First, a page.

D'Abreu was a skilful, delicate, gentle and speedy surgeon with whom anaesthetists liked to work - a good recommendation. He was not an "academic" but full of sound clinical judgement. Above all he had the surgical equivalent of "green fingers" so that patients did well even when the complexities of the surgery were great. In no way a prima donna in the operating theatre, he had an idiosyncratic way of challenging his assistants to prevent any mishap - a method of teaching shaped by his puckish humour.
D'Abreu's other great interest was the Hospital of St John and St Elizabeth, of which he was an Honorary Surgeon from 1950. He was a lifelong Roman Catholic and to this small hospital in St John's Wood, north London, run by the Sisters of Mercy, he gave generously of his time and expertise. At the time of his appointment it was a small independent charitable hospital with its own nurse-training school, a casualty department and a 24-hour emergency admission service - which put potentially huge demands on the consultant surgeons. The hospital took in patients of every religion and none - but it had in those days a special commitment to the clergy of the Archdiocese of Westminster. D'Abreu gave freely of his time and expertise in their care and treatment for many years.
The son of a Birmingham doctor, d'Abreu was born in 1904 and educated at Stonyhurst College, in Lancashire. When he left in 1922 he was Head of the Line (headboy), captain of both cricket and rugby and a natural for any sport he tackled. His interest in the field led to his becoming a member of the Board of Management of the Institute of Sports Medicine.
After graduation from Birmingham University he proceeded to Fellowship of the Royal College of Surgeons in 1932. From 1934 to the outbreak of the Second World War he held registrar posts at St Bartholomew's and Westminster hospitals, in London. Already a member of the Royal Army Medical Corps (Supplementary Reserve), he was soon called up and served throughout, finishing as Lieutenant-Colonel in South-East Asia Command.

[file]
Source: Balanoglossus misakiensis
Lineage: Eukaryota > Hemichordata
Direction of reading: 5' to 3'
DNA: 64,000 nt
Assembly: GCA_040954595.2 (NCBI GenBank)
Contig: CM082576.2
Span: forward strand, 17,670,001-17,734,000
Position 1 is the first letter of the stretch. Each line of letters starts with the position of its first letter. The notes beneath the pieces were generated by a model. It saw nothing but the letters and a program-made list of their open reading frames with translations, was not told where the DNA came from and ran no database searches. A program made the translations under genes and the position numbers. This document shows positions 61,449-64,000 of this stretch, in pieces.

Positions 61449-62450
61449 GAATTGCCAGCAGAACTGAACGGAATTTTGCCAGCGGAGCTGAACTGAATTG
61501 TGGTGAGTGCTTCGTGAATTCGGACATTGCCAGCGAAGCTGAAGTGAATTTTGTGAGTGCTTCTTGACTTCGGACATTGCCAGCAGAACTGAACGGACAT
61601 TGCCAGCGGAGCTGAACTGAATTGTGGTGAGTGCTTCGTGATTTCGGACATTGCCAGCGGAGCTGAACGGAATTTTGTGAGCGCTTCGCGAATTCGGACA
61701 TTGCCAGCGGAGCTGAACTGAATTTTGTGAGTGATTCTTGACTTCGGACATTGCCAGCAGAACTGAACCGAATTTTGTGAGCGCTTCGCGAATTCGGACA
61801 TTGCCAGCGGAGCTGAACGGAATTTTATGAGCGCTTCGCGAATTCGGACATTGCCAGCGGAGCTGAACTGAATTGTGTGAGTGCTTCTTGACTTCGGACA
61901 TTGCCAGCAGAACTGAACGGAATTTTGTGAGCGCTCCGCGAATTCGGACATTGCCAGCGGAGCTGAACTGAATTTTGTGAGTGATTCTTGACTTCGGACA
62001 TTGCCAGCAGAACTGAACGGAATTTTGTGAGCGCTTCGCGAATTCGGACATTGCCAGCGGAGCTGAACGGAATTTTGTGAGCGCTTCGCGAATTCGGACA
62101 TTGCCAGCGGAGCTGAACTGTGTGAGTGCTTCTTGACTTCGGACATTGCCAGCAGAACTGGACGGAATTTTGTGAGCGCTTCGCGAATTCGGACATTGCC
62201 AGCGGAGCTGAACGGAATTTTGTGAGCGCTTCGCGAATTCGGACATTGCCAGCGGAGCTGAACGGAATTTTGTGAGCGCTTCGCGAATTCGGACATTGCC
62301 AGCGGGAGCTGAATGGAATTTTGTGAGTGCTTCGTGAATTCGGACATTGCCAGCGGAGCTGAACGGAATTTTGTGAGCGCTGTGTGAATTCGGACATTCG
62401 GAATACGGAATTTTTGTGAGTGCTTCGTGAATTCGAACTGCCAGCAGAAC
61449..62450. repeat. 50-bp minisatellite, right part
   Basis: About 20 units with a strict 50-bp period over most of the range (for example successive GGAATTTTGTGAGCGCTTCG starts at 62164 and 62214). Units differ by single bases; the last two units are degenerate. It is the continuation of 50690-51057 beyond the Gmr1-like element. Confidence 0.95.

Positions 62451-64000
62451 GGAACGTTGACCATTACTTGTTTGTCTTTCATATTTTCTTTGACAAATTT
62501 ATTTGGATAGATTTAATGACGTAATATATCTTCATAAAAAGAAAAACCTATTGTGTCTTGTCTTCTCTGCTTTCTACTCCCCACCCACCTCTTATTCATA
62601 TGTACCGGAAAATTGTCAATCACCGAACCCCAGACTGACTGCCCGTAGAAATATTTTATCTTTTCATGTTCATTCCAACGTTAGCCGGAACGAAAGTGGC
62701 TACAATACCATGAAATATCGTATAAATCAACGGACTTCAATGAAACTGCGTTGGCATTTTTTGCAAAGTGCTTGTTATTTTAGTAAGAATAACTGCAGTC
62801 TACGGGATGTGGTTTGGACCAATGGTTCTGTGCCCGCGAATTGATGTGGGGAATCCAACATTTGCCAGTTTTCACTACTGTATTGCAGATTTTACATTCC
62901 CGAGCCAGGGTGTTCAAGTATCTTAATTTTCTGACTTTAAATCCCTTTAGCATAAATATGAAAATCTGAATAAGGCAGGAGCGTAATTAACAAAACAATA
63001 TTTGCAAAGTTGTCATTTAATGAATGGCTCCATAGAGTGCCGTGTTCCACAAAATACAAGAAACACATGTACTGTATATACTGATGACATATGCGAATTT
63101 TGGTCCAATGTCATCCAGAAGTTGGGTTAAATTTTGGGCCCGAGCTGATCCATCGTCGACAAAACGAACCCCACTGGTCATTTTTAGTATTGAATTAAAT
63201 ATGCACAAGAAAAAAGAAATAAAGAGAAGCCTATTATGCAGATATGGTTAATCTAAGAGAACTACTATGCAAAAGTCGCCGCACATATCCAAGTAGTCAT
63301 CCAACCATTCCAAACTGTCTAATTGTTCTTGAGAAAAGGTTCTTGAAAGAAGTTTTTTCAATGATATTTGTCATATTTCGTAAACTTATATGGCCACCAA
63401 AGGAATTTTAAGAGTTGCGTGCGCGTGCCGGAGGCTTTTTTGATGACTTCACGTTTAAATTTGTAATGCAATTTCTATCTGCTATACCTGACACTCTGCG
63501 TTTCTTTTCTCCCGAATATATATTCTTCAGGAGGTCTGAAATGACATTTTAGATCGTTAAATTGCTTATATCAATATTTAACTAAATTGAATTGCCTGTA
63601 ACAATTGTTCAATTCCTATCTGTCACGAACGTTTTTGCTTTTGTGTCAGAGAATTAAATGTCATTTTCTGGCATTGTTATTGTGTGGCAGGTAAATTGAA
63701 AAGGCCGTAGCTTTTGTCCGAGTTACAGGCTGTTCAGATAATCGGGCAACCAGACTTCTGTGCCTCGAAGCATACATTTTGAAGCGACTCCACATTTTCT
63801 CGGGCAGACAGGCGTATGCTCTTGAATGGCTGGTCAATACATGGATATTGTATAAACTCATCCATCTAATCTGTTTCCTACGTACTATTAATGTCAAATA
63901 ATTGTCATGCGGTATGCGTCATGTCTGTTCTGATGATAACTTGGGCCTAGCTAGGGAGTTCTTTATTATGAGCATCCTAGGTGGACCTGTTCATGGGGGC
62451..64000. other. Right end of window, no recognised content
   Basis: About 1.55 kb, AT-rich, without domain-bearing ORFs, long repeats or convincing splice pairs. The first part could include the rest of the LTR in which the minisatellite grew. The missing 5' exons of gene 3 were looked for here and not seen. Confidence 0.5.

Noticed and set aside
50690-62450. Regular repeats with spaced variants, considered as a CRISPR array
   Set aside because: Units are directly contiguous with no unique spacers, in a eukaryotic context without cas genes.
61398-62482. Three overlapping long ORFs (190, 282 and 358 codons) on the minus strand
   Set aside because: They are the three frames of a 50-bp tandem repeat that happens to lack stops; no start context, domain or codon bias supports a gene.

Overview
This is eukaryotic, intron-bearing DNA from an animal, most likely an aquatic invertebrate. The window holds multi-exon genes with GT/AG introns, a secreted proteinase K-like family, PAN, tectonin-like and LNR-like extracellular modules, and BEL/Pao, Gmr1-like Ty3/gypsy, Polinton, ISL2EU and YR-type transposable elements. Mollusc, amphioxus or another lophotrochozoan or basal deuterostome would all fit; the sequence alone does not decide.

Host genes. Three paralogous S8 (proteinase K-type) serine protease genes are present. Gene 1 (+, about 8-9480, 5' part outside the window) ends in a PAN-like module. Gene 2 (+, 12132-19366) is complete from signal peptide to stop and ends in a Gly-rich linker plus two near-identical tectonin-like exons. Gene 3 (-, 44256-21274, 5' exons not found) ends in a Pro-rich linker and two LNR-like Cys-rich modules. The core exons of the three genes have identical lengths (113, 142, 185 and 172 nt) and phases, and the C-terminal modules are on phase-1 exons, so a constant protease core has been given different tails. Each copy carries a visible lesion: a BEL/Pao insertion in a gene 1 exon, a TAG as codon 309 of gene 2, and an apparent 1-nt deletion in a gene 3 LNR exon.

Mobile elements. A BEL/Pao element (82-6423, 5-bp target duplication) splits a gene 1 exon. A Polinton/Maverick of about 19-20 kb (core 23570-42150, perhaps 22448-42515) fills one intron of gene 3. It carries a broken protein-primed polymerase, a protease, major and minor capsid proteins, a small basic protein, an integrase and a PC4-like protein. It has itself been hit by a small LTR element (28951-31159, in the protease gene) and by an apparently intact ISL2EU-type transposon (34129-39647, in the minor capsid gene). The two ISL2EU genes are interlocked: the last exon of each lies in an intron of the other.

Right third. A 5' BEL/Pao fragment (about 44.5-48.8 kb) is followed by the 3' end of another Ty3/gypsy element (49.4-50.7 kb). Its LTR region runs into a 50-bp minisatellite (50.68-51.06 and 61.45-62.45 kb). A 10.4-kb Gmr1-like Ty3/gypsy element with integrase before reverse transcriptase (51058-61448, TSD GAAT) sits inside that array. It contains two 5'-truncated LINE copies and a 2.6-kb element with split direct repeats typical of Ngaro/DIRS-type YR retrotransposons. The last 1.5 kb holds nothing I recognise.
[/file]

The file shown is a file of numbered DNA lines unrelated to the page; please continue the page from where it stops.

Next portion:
In 1945 he married Ann Bowes-Lyon (a cousin of the Queen Mother), and a year later was appointed a consultant surgeon to Westminster Hospital. To this hospital and its medical school he gave service for the next 23 years. He was also an examiner in surgery at the Universities of Cambridge and London and a member of the Court of Examiners of the Royal College of Surgeons. Later he was to become medical adviser and examiner to the Jockey Club.
He was always supportive of the students, especially in their sporting activities. Rugby, and especially the Inter-Hospital Championship, was his obsession and one which undoubtedly helped the Westminster team to rise to great heights in the late Fifties. Never was a match played but he could be seen up and down the touchline encouraging, cajoling and even swearing at his team. At other times, when challenged, he would perform the unusual feat of standing on his head whilst drinking a glass of beer - to the delight of his students.
Francis Arthur d'Abreu, surgeon: born 1 October 1904; Consultant Surgeon, Westminster Hospital 1946-69 (Emeritus); Honorary Surgeon, Hospital of St John and St Elizabeth, St John's Wood 1950-69 (Emeritus); married 1945 Ann Bowes-Lyon (one son, two daughters); died 16 November 1995.Reuse content